The first time I encountered antisemitism was in college. It wasn’t directed at me per se, but it was a rally against Israel equating Israel with South Africa, and then, as now; Anti-Zionism is antisemitism. I never forgot that rally. It was an odd, new and uncomfortable moment for me as a Jew in the world.
For some students at Florida Atlantic University, after this week, they can now like me, say their first encounter with antisemitism was in college.
At Wisconsin in the early 1980s, the antisemitic phrases were on posterboard stapled to a wooden stick. At FAU this week, it was a table with a tablecloth and two students with an antisemitic hashtag who spent a good amount of time on the FAU breezeway before being removed.
It is as if over the decades antisemtism has planted its feet on the ground, not with a fleeting posterboard but a sturdy table. Ironically days before at FAU there had been a beautiful concert celebrating kindness benefiting the new Holocaust building to be built at FAU. This antisemitic event interrupted that.
When our lives are interrupted with unforgettable moments like this, what can we learn?
In this week’s Torah portion, there is also an interruption.
In the midst of the Exodus story, the movement of the Jewish people from slavery to freedom, all of a sudden the Torah starts listing the genealogy of the twelve tribes. It is not a complete genealogy and stops when it hits Moses and his brother Aaron in the family tree. Then Torah returns to the Exodus story.
What is the meaning of this interruption? An abrupt turn to a list of descendants but not a complete list.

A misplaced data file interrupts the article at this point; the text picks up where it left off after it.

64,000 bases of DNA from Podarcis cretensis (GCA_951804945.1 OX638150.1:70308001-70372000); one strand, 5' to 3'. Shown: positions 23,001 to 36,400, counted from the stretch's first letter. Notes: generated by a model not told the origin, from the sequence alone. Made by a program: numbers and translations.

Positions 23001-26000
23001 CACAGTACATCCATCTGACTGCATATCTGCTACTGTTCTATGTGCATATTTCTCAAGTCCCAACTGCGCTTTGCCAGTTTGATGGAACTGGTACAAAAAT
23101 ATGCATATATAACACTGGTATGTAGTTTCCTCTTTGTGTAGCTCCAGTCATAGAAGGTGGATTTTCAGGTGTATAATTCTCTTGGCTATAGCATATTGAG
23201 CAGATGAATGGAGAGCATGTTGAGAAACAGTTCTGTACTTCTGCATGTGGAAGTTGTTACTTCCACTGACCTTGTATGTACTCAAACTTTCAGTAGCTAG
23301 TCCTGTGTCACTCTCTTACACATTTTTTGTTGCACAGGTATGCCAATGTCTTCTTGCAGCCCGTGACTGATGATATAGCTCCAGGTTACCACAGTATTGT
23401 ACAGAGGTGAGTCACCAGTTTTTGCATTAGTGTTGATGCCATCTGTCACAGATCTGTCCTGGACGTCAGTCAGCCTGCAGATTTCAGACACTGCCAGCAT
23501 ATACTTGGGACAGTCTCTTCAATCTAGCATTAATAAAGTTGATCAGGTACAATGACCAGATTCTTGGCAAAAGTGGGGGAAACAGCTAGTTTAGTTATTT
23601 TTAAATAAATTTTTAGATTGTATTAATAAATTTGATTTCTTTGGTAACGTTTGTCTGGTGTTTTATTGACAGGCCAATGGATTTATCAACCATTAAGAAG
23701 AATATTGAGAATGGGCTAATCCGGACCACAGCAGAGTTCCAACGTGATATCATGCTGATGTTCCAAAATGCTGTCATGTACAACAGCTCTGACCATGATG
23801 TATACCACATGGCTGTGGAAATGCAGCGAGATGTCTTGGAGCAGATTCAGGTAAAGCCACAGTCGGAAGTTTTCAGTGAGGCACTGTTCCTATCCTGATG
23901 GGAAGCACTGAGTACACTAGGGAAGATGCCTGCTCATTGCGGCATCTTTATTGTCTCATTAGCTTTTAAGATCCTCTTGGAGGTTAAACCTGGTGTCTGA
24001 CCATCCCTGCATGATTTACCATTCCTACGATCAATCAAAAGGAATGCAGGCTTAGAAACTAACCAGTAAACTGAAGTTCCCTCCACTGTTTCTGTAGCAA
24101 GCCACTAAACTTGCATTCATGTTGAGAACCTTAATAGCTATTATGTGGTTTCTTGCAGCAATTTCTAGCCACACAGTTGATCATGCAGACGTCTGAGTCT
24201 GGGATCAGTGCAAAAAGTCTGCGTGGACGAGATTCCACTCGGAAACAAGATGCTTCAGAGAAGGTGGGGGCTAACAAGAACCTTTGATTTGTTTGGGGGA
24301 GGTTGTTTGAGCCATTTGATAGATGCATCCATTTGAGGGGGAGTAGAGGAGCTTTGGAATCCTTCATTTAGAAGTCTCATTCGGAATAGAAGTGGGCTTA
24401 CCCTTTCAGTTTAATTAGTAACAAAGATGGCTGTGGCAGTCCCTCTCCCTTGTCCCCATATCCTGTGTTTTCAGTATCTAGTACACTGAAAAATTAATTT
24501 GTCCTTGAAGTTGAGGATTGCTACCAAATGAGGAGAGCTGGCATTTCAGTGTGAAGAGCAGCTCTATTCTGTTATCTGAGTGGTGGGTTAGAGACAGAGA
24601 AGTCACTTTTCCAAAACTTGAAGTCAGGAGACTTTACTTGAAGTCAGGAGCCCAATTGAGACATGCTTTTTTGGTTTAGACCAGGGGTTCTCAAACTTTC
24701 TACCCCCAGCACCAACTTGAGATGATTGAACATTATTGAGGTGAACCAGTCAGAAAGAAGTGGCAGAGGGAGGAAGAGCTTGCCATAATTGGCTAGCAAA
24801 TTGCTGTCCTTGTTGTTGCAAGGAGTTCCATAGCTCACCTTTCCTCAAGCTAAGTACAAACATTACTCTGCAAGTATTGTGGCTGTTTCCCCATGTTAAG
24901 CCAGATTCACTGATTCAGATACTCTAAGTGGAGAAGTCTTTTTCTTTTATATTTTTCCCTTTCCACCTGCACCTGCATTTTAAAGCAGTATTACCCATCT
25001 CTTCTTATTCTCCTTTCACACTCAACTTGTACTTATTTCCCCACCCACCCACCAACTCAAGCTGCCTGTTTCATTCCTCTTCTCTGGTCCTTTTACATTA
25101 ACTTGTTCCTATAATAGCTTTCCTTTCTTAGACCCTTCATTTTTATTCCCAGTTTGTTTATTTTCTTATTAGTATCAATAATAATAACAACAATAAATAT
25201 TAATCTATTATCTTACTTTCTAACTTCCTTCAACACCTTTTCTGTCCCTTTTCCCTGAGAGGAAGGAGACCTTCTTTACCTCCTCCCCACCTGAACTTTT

For me it becomes a lens to look at the antisemitic interruption in the lives of those of us living in Boca Raton this week. It is worth stopping and reflecting on, and then just as quickly as Torah returns the story of the Exodus, we return to our lives. Again and again throughout Torah, there will be interruptions. It is a grammatical tool used by the biblical authors to remind us that the only thing that is enduring and sure is that the Jewish people and God have a relationship with one another.
Sometimes God will seem very far away and pains will feel strong and cut deep. And sometimes God will feel so close that our hearts will soar and we feel as close to God as Moses at Mount Sinai.
Most of the time our relationship with God does not dwell at the extremes but in the middle. But when an interruption comes – whether good or bad, whether in text or in life, it is a reminder that it is time to pay attention. To ask why this happened, what does it mean and how can I perpetuate the good interruptions and create a world that combats the bad ones.
This week I was at a ceremony convened by US Representative Lois Frankel that celebrated Ben Ferencz, a past recipient of the Project Nuremberg Jay and Marilyn Weinberg Rule of Law Award at Temple Beth El; who received the Congressional Gold Medal, the highest Congressional honor.
To pass the Gold Medal bill requires two-thirds of members of the House of Representatives and the Senate, and obviously must be a bipartisan effort.
How rare is this honor? George Washington in 1776 was given the First Congressional Gold Medal and it has only been given184 times since George Washington. To Rosa Parks. To Mother Theresa. Less than one person a year.
Ben Ferencz served as an attorney at the Nuremberg Trials of the Nazis after World War II. His life was full of interruptions – a childhood in Hungary interrupted with a move to America. A military service interrupted with a move to the Nuremberg Trials. A life of service in law interrupted with endless efforts through the United Nations and the World Court to take what he learned in W
Rabbi Jessica Spitalnic Mates
Temple Beth El of Boca Raton